Do try another spot. While you want your own space to be inviting, it’s always inspiring and eye-opening to get out for a bit. Go to a cafe or library, or trade offices with a writing buddy — often you’ll be most efficient when you’re away from (your own) home and the distractions of pets, kids, partners, bills, the TV, etc.

Above all, clear a space. You don’t need a home office, a b0ok-lined library, a sound-proofed room — all you need is a small and uncluttered space that will allow you to focus on your writing, and nothing else.

Are you still reading this? Go. Write.

 

Create your own virtual writing retreat

By Midge Raymond,

Lately my writing has taken a backseat to everything else — so I decided that I would take a long weekend to create an unofficial writing retreat. “Unofficial” essentially means that I didn’t need to apply, travel, or formally do anything other than pledge to write — perfect for such a last-minute decision.

When I mentioned this to my friend Wendy Call, an alumna of Hedgebrook, she too was up for the idea; she’d already been part of a more formal virtual retreat, Hedgebrook Writes (a brilliant idea). So when Wendy got a few other writers on board for a virtual retreat via Facebook, and my unofficial writing retreat began to feel a little more official.

Writing time is precious and necessary, but let’s face it — we can’t always leave home; we can’t always plan ahead. Yet there is no reason we can’t create our own writing retreats at any time, for any length of time, whenever we need to. A few hours of retreat time is better than none at all — it’s just a question of making the time. And so I finally did just that.

It was a great weekend overall, and I learned a few things that will make my next one even better. So here are a few tips that I hope will help you create your own writing retreat…

Just do it. My retreat was completely last-minute and completely unplanned. I wasn’t even thinking about it until I found myself, while writing an email to Wendy, realizing that I absolutely had to spend some time writing that weekend. So I decided to do it, told her my plan, and I’m so grateful that she ran with it, giving me no excuse to flake out on myself. Which brings me to my next tip…

Gather your fellow writers together. You don’t necessarily need to gather in one place; what’s important is that you all agree to write during the duration of the retreat. This will ensure that you actually write (be accountable to yourself and others by keeping in touch, or by reporting your progress at the end), and it’ll also give you the inspiration you need if your energy or creativity begin flagging. And, of course, if you do live close to your writing buddies, by all means, do get together, whether for a few hours of freewriting or a weekend retreat at a nearby inn. The group dynamic helps immeasurably.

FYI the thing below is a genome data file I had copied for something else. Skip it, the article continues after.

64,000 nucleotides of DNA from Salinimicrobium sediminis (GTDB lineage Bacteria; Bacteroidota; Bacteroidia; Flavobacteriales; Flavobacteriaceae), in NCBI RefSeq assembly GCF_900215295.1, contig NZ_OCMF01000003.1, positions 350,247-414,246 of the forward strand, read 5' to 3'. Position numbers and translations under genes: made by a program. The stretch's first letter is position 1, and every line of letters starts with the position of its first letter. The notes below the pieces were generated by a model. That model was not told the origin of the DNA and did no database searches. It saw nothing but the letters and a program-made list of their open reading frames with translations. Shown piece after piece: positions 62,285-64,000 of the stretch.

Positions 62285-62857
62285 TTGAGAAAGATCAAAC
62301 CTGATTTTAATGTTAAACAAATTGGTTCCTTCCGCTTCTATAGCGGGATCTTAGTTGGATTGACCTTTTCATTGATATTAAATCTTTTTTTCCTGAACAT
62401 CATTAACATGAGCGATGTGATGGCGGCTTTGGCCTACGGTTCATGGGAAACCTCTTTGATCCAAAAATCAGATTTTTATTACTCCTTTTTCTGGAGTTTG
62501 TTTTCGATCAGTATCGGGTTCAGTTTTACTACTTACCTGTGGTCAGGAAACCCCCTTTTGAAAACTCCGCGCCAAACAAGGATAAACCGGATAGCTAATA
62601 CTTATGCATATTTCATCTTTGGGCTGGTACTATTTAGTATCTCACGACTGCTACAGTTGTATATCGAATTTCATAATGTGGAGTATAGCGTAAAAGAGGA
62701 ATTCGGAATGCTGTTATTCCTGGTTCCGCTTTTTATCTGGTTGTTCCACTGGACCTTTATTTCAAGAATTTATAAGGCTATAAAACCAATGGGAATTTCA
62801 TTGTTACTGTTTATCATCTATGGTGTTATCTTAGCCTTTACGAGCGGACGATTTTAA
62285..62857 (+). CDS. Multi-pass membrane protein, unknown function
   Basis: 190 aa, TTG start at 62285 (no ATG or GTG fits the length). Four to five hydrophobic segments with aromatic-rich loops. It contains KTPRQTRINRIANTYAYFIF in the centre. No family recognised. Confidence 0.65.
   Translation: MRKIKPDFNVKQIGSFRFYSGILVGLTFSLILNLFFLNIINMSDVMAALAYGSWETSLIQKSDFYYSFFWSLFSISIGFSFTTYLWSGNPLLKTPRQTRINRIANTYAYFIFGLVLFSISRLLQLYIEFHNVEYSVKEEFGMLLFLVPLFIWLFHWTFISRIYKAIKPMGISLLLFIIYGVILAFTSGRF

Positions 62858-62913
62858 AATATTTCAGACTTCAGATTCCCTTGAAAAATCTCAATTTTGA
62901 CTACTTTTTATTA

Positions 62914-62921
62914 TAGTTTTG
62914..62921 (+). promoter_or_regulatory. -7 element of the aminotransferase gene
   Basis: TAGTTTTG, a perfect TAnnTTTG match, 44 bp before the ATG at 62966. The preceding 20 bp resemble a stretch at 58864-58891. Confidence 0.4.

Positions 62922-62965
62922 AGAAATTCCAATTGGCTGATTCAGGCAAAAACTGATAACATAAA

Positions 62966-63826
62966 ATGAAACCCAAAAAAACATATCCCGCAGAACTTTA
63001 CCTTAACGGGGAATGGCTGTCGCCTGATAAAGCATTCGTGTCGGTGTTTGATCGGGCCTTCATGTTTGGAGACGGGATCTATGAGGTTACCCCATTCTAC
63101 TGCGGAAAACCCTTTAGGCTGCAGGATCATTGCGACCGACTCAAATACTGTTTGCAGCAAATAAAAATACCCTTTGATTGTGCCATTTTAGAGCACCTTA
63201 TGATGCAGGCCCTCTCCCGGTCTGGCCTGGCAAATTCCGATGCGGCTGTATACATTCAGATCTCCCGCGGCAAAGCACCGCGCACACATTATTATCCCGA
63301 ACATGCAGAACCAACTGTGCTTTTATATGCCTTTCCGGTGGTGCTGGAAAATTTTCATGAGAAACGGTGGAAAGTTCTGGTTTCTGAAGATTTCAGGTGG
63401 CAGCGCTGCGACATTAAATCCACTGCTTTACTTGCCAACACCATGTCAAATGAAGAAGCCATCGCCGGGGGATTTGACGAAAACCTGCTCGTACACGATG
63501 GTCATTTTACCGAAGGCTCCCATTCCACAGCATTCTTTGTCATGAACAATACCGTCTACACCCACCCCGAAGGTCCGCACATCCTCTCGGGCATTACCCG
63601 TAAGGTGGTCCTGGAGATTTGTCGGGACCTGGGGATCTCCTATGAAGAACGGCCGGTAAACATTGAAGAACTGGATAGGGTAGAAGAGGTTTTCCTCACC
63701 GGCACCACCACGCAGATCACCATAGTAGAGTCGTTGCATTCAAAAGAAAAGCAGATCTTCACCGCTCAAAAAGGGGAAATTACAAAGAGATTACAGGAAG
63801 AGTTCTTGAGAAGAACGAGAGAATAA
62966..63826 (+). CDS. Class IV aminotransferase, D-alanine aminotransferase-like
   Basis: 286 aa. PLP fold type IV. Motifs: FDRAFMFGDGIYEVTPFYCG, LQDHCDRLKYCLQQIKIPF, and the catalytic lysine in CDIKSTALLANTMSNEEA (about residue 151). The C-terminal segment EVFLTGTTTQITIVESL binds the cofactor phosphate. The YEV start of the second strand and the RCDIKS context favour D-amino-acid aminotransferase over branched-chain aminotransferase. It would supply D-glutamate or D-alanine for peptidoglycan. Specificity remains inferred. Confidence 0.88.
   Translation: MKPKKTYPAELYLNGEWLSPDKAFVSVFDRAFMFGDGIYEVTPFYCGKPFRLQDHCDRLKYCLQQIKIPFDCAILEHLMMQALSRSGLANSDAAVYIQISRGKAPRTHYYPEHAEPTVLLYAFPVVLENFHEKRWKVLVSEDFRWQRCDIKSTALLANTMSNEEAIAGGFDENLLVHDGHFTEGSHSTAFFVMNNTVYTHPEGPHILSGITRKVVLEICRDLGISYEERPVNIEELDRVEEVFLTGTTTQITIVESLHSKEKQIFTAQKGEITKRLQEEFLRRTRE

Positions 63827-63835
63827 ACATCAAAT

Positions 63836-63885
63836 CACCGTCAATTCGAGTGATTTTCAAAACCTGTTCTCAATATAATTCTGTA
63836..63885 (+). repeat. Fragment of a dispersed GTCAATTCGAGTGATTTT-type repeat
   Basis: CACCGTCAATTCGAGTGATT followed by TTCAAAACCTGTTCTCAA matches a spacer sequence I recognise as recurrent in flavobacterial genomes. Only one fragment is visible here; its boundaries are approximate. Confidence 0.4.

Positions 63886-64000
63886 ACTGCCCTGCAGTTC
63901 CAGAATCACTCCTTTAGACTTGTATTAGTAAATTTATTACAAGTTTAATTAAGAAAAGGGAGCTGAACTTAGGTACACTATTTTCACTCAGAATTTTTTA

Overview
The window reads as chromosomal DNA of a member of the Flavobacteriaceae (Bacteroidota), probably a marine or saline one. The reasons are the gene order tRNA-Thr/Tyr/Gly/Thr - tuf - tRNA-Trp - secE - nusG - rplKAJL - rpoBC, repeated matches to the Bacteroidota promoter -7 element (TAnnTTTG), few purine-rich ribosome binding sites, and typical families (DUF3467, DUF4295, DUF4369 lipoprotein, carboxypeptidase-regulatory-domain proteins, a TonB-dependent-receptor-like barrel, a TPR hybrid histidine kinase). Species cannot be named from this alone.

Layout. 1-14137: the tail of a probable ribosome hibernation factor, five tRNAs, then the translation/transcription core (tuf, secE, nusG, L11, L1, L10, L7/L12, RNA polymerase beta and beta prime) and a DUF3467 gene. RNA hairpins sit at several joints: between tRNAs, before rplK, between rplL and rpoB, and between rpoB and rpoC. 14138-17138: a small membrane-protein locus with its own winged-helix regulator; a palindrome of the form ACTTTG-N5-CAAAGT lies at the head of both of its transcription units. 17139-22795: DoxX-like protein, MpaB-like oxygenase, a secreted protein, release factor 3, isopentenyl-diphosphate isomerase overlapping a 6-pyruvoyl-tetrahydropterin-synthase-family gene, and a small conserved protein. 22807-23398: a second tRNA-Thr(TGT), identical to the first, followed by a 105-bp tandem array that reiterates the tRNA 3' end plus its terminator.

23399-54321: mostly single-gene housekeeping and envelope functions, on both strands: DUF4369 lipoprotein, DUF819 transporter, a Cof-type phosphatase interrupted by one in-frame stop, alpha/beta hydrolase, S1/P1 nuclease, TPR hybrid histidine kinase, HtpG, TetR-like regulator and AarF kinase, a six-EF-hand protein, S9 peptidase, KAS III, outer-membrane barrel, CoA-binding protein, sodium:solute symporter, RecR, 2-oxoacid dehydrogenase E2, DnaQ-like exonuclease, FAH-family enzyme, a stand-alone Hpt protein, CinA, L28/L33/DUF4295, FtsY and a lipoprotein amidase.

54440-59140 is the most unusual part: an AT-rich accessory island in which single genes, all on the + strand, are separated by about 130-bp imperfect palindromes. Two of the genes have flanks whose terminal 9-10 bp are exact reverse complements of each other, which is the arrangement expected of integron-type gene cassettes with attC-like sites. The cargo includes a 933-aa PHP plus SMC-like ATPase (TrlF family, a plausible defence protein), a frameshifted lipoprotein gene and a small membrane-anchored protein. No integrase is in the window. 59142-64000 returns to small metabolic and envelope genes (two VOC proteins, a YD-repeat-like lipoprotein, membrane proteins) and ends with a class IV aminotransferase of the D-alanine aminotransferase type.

– Clear the decks. On the first day of my retreat, I decided I would just do “one little update” to my web site, and as you can imagine, one thing led to another and six hours passed with no writing getting done. By then I had a headache, so I went for a walk, which ended up being a three-mile hike (albeit lovely — and I saw my first wild turkey ever, so it was worth it). But basically I lost my entire first day because I thought I could take care of one little thing before getting started. Make sure you’ve taken care of all that you need to do before retreating, so you aren’t tempted to do anything else that could end up overtaking your writing time.

– Create your space. You may have a place in mind for your retreat — a fellow writer’s house, a quiet cafe, a library — but perhaps more likely you’ll be writing at home. If you have other family there with you, you’ll need to let them know that you’re On Retreat and can’t be disturbed. Make whatever arrangements you need, from child care to pet care to hanging a DO NOT DISTURB sign on your door. This is your time.

– Stay offline. I didn’t check email, Twitter, Facebook, or anything else all weekend. It felt so great. For me, it helped that this was a holiday weekend during which nothing was happening work-wise — try to plan your retreat at a time when you won’t feel compelled to stay connected. And do whatever you must to be sure you don’t interrupt yourself with the lure of the web.

Give yourself guidelines. Whether it’s a timeline (writing from 9 a.m. Friday to 5 p.m. Sunday, for example) or project-related (finishing that first draft of your novel), give yourself clear parameters and stick with them. Figure out what works best for you (you may prefer a time-based schedule to avoid feeling pressured to finish a specific project; on the other hand, if you tend to procrastinate, setting a project-specific goal may be better). Then set your schedule and go.

Afterward, assess the pros and cons, the highs and lows. This will allow you to better plan your next retreat. Was being at home too distracting? Do you need to fit more reading time into a retreat weekend? Do you need to stay off the computer and write by hand? Figure out what can make your next retreat more productive and fun, and work it into the plan.

Schedule retreats often. I am already looking forward doing another D.I.Y. retreat over Labor Day weekend; I’ve decided that long holiday weekends are perfect occasions for me to carve out some writing time. But because waiting until September is too long a stretch to not be writing, I also plan to find a weekend to retreat sometime in August as well, even if it’s just a day, or a few hours. Plan ahead. You need and deserve this time.